After his death, the Bixby family received a box of Charles Howard’s belongings from Australia. It included a stamp collection he had been gathering from his time in the South Pacific as well as a boomerang, which was treasured as a lasting symbol of his fun, lighthearted personality that would forever be missed.

Missing and missed, the world and a mourning family lost a talented engineer, a loving brother and son, and someone who made the world a more joyous place.

This family would soon lose another loved one to WWII: U.S. Army First Lieutenant Philip Taylor Bixby.

For both Charles Howard and Philip, their military experience began when they served in the Reserve Officers’ Training Corps while attending UW-Madison. While the two brothers shared this experience, Philip was much different than his brother in many ways.

Included are multiple photos of Philip in uniform as well as a photo of Philip with his wife Rosemary.

For example, Philip’s professional passion laid with farming. The farm on which both he and his brother were raised inspired him and was a tradition he wanted to continue. In his time at UW-Madison, he studied the farm and industry short course with the goal of farming the land to which his family had tended, which included the growing of alfalfa and cabbage.

Unlike his jokester brother, Philip was known to be business-oriented and pragmatic. His family described his personality as fiery and his commitment to family to be unwavering. Also, unlike his brother, before he passed, he managed to do the thing that eludes so many: he found and married the love of his life, Rosemary (Pekarske) Bixby. The high school sweethearts had two children. Together, they managed a family farm along Prospect Avenue in Appleton.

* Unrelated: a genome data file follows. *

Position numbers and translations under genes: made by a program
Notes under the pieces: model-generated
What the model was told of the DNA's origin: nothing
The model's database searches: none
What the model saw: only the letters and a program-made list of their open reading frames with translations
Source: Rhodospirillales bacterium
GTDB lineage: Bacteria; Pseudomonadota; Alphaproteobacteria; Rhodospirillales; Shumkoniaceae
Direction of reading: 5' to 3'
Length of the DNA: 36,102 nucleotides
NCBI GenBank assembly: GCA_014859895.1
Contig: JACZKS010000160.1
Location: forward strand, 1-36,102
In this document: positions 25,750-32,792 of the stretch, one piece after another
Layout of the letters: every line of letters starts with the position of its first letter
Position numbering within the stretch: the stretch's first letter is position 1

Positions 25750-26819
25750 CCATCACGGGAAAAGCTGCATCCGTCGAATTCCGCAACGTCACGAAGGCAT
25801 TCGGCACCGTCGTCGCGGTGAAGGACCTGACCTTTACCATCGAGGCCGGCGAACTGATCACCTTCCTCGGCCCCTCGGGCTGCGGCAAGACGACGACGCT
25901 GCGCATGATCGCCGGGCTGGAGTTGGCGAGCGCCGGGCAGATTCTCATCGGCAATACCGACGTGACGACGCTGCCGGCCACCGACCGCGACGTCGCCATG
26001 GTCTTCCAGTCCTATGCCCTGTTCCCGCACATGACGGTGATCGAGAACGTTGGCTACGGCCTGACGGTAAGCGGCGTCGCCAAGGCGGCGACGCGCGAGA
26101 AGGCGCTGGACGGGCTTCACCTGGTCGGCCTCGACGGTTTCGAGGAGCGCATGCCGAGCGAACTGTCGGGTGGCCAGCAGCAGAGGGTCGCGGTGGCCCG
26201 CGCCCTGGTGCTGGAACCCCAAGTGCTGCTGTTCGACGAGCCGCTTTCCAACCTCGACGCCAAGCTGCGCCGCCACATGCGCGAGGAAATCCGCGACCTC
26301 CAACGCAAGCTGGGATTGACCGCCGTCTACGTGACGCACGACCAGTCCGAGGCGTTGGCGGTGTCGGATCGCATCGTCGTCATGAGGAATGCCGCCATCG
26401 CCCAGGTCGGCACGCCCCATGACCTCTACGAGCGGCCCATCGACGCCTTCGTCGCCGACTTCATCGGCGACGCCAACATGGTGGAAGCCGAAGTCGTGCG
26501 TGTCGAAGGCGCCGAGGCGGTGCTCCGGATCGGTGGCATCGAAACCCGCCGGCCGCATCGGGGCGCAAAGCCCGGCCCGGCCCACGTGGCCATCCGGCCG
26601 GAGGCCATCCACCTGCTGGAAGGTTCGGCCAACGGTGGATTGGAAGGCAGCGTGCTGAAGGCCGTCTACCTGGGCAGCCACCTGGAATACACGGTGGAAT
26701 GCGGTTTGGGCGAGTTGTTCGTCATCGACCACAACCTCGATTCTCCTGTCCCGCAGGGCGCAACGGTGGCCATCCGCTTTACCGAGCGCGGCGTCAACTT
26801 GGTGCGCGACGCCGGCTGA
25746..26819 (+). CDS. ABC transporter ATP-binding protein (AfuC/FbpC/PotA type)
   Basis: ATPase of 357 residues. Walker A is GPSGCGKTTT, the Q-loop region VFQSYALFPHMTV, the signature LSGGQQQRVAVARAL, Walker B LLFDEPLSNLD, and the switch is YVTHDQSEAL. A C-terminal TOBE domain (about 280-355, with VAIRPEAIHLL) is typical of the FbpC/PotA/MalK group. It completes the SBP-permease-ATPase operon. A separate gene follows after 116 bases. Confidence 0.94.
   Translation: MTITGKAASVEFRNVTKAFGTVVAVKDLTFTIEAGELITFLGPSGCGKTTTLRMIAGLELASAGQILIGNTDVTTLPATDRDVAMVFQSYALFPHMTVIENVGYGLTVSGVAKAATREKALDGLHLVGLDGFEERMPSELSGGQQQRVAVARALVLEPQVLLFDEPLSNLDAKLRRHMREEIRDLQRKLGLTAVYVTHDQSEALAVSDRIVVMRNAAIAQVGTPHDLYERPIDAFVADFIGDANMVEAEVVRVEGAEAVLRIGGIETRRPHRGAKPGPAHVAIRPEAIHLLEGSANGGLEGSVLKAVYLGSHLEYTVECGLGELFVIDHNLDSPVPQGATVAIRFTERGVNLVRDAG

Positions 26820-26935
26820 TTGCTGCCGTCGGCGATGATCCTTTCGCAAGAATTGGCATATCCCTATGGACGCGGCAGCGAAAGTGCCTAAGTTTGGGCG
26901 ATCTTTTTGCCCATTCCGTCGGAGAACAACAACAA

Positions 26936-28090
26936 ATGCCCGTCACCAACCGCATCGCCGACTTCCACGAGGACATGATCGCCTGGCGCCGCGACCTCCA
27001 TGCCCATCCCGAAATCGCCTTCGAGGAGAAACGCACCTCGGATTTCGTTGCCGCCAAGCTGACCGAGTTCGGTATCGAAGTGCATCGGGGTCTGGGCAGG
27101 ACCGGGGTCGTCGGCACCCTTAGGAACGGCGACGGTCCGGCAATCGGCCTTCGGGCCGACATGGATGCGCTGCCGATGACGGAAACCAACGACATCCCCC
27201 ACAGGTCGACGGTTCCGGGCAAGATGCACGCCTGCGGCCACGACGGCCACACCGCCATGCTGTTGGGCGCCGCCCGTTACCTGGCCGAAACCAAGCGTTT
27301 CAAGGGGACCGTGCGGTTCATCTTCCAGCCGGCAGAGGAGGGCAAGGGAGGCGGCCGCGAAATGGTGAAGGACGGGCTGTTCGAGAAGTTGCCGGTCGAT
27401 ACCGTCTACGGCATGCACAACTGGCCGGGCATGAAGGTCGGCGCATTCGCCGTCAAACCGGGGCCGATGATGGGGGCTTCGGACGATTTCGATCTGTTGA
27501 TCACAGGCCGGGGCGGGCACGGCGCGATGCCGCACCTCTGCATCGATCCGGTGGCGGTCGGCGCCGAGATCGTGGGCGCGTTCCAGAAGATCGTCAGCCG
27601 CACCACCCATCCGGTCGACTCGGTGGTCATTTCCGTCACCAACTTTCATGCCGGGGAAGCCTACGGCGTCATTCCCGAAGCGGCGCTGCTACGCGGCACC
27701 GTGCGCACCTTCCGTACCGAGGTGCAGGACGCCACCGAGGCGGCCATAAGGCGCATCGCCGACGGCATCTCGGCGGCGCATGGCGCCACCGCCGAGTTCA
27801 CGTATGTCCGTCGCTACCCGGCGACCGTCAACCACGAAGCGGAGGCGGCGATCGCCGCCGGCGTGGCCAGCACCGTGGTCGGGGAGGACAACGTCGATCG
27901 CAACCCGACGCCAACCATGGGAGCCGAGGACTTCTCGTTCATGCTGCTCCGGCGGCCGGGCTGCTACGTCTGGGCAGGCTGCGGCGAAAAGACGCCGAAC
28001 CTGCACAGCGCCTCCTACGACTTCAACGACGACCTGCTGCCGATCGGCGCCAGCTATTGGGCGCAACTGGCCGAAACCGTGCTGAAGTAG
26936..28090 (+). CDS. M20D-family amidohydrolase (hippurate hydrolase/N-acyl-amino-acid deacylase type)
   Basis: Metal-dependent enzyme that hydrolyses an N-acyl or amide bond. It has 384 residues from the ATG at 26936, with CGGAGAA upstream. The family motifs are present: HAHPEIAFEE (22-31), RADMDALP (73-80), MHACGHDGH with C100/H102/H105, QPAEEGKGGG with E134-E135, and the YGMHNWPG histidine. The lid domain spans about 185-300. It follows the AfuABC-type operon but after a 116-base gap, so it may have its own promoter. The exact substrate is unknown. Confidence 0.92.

Philip left to serve his country during WWII. He became a tank commander and served as the first lieutenant of the 67th Armored Regiment in the 2nd Armored Division of the Army. During his service, he traveled to North Africa, Sicily, Normandy and Germany. Prior to his passing, he spent a short but precious time with his family in Appleton while on leave.

After returning to his unit, Philip was killed by an enemy sniper April 14, 1945. He was 29 years old. After Philip’s passing, his second son, Ronald, was born in November 1945.

On Dec. 7, 1945, Charles Howard’s and Philip’s mother, Alice Bixby, was presented two gold star certificates in honor of her two fallen sons and in acknowledgement of their heroism and dedication to serving their country.

This past Veterans Day and every day, we endeavor to remember heroes like Charles Howard and Philip and to help ensure that the stories of more than 1,000 fallen UW-Madison service members are remembered.

Click here for more stories of Badger fallen service members and to learn more about the Gold Star Honor Roll through which we forever remember our fallen heroes’ names, lives and sacrifices.

Author: Jade Anthony